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Random House & The iBookStoreIn a brief press release (PDF), publisher Random House yesterday announced that it will immediately adopt the agency model for e-Book pricing in the United States, paving the way for its content to be included in Apple's iBookstore should the companies come to a final agreement.
Random House, Inc. is adopting the agency model for e‐book sales in the United States effective March 1, 2011. Going forward, Random House will set consumer prices for the e‐ books we publish, and we will provide retailers with a commission for each sale. There are no changes to our terms of sale for physical books.Random House, the world's largest publisher, as been the highest-profile holdout from the agency model, with most major publishers having reached agreements with Apple, Amazon, and others nearly a year ago as the iBookstore launched in the United States.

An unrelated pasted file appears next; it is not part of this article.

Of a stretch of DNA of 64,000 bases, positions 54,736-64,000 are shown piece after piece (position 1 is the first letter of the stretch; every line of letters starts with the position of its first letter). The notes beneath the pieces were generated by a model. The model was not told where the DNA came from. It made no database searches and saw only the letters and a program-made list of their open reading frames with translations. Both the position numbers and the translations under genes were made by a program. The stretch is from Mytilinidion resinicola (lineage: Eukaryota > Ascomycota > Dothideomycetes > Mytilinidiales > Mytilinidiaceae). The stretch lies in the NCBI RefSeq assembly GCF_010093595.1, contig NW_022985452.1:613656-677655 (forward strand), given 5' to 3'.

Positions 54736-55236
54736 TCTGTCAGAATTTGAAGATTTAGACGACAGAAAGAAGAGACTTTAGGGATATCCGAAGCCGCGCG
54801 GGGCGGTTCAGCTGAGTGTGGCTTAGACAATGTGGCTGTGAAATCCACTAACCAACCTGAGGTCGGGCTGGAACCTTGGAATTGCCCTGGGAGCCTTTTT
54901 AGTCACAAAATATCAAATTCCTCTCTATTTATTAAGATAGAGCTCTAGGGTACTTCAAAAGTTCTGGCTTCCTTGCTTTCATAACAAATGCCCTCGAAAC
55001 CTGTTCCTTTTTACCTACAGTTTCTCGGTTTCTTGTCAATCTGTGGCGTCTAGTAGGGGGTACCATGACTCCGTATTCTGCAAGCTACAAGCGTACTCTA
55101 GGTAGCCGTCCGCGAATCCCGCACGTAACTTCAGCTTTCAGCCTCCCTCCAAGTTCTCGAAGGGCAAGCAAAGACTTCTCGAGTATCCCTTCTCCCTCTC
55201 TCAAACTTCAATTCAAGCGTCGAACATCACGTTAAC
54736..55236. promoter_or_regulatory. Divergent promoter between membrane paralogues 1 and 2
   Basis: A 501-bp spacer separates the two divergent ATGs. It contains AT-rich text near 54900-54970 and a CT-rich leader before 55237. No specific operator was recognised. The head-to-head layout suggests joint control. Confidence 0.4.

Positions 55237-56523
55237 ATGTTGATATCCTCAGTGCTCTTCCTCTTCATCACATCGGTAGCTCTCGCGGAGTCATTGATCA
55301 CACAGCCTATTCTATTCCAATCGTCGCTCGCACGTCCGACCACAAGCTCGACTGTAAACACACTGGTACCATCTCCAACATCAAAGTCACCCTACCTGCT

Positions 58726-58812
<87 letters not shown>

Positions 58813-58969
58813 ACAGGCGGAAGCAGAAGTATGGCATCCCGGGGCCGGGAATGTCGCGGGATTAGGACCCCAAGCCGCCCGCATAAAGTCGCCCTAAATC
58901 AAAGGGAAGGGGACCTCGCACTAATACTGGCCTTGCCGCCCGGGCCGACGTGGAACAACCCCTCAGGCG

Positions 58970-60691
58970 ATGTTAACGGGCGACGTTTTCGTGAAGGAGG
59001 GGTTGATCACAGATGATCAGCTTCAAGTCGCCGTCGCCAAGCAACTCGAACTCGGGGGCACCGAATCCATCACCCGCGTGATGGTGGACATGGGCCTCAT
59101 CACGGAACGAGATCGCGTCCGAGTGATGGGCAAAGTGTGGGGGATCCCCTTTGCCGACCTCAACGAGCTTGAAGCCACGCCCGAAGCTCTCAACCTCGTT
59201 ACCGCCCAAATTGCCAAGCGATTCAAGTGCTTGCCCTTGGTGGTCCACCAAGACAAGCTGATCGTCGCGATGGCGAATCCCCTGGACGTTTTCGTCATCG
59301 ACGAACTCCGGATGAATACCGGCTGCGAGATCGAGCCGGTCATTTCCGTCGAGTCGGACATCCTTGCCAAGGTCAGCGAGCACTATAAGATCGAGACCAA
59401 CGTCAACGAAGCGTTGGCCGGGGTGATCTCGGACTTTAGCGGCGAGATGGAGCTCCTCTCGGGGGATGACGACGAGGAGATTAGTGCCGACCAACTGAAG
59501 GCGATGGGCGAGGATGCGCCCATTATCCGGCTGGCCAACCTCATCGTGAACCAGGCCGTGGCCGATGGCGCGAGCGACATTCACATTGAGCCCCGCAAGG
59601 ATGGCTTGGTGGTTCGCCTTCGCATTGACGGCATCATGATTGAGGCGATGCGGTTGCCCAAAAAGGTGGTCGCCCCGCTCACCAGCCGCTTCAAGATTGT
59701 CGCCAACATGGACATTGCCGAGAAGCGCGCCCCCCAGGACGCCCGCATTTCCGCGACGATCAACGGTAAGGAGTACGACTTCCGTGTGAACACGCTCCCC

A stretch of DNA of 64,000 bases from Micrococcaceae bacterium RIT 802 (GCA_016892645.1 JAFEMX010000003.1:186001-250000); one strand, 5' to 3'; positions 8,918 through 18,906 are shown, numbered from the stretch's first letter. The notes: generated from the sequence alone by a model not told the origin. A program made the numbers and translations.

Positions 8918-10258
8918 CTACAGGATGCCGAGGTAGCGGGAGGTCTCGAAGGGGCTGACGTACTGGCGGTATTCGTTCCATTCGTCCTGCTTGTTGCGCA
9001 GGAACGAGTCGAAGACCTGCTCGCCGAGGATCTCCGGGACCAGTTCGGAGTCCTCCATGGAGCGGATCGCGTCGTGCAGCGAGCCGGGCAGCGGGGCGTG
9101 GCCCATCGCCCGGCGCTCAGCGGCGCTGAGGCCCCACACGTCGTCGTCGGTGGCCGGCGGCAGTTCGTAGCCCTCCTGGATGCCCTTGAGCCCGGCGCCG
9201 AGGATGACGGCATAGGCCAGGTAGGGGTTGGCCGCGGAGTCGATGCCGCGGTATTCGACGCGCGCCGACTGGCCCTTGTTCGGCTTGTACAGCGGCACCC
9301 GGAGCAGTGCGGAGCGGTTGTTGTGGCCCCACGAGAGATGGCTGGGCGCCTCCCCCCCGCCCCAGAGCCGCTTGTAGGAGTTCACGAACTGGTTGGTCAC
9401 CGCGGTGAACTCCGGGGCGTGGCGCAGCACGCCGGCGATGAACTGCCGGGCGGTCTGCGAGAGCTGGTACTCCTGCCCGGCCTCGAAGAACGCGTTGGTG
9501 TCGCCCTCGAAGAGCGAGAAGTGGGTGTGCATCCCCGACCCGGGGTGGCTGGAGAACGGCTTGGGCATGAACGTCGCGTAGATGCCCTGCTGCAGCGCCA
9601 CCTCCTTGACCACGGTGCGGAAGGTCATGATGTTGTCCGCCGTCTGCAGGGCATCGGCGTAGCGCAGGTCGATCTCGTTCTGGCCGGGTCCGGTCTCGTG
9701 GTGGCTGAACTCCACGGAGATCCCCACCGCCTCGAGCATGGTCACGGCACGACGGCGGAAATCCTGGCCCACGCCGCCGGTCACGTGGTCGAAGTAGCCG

The agency model allows publishers to set retail prices, with retailers earning commissions for each sale. The traditional system had allowed retailers to set their own prices, with some such as Amazon even selling select content at a loss in order to draw in customers. Many publishers viewed the practice as devaluing their content and threatening the long-term viability of the industry, but Random House has been reluctant to shift away from it. Even with today's announcement, Random House will continue to use the traditional model for its physical books.
Random House's announcement does not include specific mention of the iBookstore, but given that its refusal to move to an agency model appeared to be by the most significant stumbling block to the two companies reaching an agreement, it seems likely that Random House's books will make their way to the iBookstore in the relatively near future.